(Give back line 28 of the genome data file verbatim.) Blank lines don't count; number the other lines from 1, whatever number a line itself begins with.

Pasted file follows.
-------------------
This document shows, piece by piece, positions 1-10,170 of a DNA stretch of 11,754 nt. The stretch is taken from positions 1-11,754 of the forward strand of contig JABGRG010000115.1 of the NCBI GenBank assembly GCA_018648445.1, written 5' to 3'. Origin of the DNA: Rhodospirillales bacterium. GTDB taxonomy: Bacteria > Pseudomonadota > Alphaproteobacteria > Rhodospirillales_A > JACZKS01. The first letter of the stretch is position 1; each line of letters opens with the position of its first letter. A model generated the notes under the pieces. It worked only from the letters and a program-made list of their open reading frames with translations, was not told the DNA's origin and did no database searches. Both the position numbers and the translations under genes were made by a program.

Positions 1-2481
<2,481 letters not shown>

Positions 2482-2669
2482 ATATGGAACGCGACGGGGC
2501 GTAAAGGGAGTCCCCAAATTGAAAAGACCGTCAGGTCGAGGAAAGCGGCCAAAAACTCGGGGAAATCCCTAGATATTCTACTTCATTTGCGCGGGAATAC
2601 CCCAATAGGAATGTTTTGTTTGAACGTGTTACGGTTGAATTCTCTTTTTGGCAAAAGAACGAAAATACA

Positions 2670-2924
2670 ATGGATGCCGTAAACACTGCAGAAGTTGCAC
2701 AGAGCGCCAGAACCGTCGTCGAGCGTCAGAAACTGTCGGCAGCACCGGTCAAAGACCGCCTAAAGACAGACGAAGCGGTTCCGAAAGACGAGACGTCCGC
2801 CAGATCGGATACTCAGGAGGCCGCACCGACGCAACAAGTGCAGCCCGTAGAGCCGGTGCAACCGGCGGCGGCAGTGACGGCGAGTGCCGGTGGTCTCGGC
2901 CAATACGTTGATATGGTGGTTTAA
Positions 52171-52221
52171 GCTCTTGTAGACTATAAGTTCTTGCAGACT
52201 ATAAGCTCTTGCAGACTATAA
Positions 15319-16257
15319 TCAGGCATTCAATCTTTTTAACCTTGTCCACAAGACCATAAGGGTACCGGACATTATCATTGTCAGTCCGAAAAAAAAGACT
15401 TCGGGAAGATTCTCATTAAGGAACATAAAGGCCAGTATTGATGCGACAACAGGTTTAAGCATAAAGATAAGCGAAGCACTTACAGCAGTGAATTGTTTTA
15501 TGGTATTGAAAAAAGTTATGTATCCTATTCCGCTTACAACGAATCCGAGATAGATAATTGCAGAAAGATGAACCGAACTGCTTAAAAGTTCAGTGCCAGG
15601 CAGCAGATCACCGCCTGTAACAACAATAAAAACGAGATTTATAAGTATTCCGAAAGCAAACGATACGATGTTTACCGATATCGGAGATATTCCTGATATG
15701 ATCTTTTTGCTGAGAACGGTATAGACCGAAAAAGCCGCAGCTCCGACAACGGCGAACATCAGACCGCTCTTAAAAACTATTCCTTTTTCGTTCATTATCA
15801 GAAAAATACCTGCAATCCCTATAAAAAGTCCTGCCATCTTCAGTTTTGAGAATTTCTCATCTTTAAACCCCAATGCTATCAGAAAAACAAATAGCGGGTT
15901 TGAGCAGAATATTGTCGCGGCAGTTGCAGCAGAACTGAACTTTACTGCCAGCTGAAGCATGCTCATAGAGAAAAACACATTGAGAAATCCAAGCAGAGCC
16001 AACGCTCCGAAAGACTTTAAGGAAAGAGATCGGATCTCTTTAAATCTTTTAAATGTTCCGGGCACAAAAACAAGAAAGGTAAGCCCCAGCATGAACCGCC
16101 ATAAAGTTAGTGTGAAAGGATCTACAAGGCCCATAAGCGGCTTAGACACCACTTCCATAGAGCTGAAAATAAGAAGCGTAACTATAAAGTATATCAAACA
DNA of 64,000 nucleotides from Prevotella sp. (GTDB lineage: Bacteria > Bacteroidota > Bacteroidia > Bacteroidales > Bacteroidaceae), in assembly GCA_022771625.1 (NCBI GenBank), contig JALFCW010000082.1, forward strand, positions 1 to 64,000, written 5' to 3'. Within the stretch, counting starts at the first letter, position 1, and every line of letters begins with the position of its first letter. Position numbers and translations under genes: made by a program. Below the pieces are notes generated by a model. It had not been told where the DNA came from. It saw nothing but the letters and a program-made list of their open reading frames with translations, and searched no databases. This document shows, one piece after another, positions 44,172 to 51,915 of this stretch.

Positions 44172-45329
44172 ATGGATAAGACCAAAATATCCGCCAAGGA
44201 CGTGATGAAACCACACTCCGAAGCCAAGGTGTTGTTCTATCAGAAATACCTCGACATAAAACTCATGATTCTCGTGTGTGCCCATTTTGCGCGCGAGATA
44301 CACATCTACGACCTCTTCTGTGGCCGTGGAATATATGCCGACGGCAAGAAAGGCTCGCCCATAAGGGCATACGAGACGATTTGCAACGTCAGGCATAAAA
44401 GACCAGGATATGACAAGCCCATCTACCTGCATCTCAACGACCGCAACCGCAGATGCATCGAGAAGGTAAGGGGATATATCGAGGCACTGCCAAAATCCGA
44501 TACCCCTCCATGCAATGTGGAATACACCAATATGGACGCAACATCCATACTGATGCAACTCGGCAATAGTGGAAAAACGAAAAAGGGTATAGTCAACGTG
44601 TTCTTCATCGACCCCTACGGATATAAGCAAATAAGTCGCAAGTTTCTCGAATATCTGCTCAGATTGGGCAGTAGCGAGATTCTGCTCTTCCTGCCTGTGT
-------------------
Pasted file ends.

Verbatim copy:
44172 ATGGATAAGACCAAAATATCCGCCAAGGA